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MLB Hopeful to Finish Red Sox Investigation Before Spring Training

Speaking Thursday after an owners meeting, MLB commissioner Rob Manfred said he's looking to finish the league's investigation into the Red Sox by the start of Boston Spring Training next week.

"I’m hopeful that that I can get Boston done before the camps open,” Manfred said, with workouts starting Wednesday.

Manfred reiterated that like in his conclusions on the Astros, no Red Sox players will be punished for their role in the team's alleged sign-stealing operation in 2018, when they beat the Dodgers in the World Series. It was then-manager Alex Cora's first season with the team.

Cora was let go by the club just days after the results of the Astros investigation were released, as he was the bench coach during Houston's title run in 2017.

Manfred also said Thursday the league will have new guidelines as it relates to the use of video equipment before the upcoming season starts.

"I think we have too much video available in real time right now," he said.

During a recent interview with Sports Illustrated's Tom Verducci, Manfred said he has considered not making video rooms available to teams once games start. The only monitor available to a team could be a replay screen with an MLB security official standing next to it.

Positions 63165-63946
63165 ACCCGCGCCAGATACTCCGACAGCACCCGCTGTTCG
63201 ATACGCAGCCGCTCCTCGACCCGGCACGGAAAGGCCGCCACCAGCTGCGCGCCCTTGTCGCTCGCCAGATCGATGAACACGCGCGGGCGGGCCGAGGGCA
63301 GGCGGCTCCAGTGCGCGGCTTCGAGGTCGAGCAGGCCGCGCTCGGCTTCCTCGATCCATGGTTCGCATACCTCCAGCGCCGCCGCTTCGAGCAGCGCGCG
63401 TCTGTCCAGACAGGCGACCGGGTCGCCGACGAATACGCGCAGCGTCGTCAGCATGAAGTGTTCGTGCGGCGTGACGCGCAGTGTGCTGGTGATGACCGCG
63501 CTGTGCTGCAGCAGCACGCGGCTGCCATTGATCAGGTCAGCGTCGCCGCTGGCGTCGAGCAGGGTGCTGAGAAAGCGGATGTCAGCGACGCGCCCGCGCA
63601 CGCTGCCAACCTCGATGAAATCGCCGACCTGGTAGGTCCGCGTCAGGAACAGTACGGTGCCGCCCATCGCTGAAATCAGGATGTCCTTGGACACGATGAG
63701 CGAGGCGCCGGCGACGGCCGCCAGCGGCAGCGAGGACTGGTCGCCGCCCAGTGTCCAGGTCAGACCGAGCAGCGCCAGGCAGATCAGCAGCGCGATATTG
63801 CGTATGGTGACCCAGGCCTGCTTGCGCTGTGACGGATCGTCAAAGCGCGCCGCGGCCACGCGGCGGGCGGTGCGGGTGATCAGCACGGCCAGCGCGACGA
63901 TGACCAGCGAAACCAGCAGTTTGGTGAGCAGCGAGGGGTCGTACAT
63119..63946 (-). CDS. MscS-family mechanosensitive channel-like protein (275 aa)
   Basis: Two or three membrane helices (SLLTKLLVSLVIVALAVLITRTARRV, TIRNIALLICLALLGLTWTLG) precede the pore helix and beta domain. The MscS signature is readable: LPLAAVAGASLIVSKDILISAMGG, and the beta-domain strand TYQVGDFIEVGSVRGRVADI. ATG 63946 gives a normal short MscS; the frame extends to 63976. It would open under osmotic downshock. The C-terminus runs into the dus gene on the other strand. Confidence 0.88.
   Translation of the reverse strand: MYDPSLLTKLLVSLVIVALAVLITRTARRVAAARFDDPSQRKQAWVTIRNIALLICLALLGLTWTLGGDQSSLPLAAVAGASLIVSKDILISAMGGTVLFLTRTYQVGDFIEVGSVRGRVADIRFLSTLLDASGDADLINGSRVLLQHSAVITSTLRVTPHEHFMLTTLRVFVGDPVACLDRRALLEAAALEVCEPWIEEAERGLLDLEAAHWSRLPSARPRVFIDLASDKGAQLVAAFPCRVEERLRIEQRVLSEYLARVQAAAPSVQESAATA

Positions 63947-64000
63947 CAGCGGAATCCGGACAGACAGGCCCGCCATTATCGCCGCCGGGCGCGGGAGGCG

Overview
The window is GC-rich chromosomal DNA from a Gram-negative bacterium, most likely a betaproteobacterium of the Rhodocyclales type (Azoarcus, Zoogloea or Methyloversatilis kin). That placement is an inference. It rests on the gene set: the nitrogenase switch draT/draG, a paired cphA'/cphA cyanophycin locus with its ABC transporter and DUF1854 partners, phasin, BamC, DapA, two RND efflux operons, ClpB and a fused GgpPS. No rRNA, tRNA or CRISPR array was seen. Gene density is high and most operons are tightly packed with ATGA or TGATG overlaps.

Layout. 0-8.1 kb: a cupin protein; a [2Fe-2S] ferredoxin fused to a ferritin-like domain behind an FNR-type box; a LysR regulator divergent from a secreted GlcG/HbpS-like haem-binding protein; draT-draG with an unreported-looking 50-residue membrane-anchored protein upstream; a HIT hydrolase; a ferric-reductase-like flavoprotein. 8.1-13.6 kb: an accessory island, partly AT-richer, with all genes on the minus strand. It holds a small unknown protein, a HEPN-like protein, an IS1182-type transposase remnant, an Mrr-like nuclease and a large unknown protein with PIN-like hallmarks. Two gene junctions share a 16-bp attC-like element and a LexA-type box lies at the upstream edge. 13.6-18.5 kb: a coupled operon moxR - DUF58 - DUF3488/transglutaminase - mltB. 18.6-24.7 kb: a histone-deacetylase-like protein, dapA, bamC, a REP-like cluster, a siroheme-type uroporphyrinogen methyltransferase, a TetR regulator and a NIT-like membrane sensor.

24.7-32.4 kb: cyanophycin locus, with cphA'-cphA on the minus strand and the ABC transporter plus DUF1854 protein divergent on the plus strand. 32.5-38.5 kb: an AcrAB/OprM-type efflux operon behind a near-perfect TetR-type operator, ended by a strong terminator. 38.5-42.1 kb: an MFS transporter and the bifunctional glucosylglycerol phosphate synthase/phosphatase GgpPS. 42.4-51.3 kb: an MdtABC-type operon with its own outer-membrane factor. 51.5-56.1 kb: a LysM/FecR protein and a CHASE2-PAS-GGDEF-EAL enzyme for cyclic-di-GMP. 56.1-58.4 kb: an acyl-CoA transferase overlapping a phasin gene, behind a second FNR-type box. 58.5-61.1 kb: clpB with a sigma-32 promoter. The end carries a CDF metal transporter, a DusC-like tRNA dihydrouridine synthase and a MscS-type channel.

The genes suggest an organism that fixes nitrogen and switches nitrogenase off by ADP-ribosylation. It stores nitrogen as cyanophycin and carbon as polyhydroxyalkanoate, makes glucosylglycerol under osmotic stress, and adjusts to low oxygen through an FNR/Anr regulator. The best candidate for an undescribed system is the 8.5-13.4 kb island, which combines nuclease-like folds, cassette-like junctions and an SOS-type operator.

"That's the first path," he said. "It is an option. We have talked about it. We are not done on 2020 [protocols], no."

When asked by Verducci if more protocols will be in place by the start of the 2020 season, Manfred replied, "Absolutely."

Despite whatever protocol changes come in 2020, Manfred made it clear that MLB has zero tolerance for cheating.

"Whenever you have an allegation that the outcome of a game was altered by a rules violation," he said, "that falls into the category where fans believe the competition has been affected, and it’s an integrity issue. The integrity of the competition."

Manfred also told Verducci that MLB is looking into the Red Sox allegations with the "same thoroughness and vigor that we did Houston."

In the Houston investigation, which lasted three months, MLB interviewed more than 60 people and acquired more than 70,000 e-mails in addition to text messages obtained. According to Verducci, upon learning of the Boston investigation, owner John Henry asked Manfred if Red Sox personnel would be subject to the same type of disclosure. Manfred assured him that the same procedures will be used.

MLB learned of the possible Boston infraction during its investigation of the Astros. In 2017, MLB also fined the Red Sox for using Apple Watches to steal signs against the Yankees at Fenway Park.